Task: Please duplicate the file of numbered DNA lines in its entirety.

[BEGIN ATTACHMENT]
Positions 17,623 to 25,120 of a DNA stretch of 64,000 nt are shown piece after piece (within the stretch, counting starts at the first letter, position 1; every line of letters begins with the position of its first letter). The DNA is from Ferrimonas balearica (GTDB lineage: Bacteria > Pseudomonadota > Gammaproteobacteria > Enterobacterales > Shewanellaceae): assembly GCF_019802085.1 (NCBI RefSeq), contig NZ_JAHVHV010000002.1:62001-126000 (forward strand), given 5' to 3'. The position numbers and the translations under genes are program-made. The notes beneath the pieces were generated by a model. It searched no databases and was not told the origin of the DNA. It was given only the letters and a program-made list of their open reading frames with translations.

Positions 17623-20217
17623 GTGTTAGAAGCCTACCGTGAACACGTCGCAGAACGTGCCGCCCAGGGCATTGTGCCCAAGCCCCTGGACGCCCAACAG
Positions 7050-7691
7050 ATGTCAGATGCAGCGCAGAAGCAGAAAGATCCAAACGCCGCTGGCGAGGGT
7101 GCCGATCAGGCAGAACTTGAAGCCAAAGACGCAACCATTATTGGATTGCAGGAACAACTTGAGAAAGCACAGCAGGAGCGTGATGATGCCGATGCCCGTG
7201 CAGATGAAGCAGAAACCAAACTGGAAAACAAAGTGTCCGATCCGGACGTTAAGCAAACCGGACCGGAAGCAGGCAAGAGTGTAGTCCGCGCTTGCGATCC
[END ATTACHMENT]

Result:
Positions 17,623 to 25,120 of a DNA stretch of 64,000 nt are shown piece after piece (within the stretch, counting starts at the first letter, position 1; every line of letters begins with the position of its first letter). The DNA is from Ferrimonas balearica (GTDB lineage: Bacteria > Pseudomonadota > Gammaproteobacteria > Enterobacterales > Shewanellaceae): assembly GCF_019802085.1 (NCBI RefSeq), contig NZ_JAHVHV010000002.1:62001-126000 (forward strand), given 5' to 3'. The position numbers and the translations under genes are program-made. The notes beneath the pieces were generated by a model. It searched no databases and was not told the origin of the DNA. It was given only the letters and a program-made list of their open reading frames with translations.

Positions 17623-20217
17623 GTGTTAGAAGCCTACCGTGAACACGTCGCAGAACGTGCCGCCCAGGGCATTGTGCCCAAGCCCCTGGACGCCCAACAG
Positions 7050-7691
7050 ATGTCAGATGCAGCGCAGAAGCAGAAAGATCCAAACGCCGCTGGCGAGGGT
7101 GCCGATCAGGCAGAACTTGAAGCCAAAGACGCAACCATTATTGGATTGCAGGAACAACTTGAGAAAGCACAGCAGGAGCGTGATGATGCCGATGCCCGTG
7201 CAGATGAAGCAGAAACCAAACTGGAAAACAAAGTGTCCGATCCGGACGTTAAGCAAACCGGACCGGAAGCAGGCAAGAGTGTAGTCCGCGCTTGCGATCC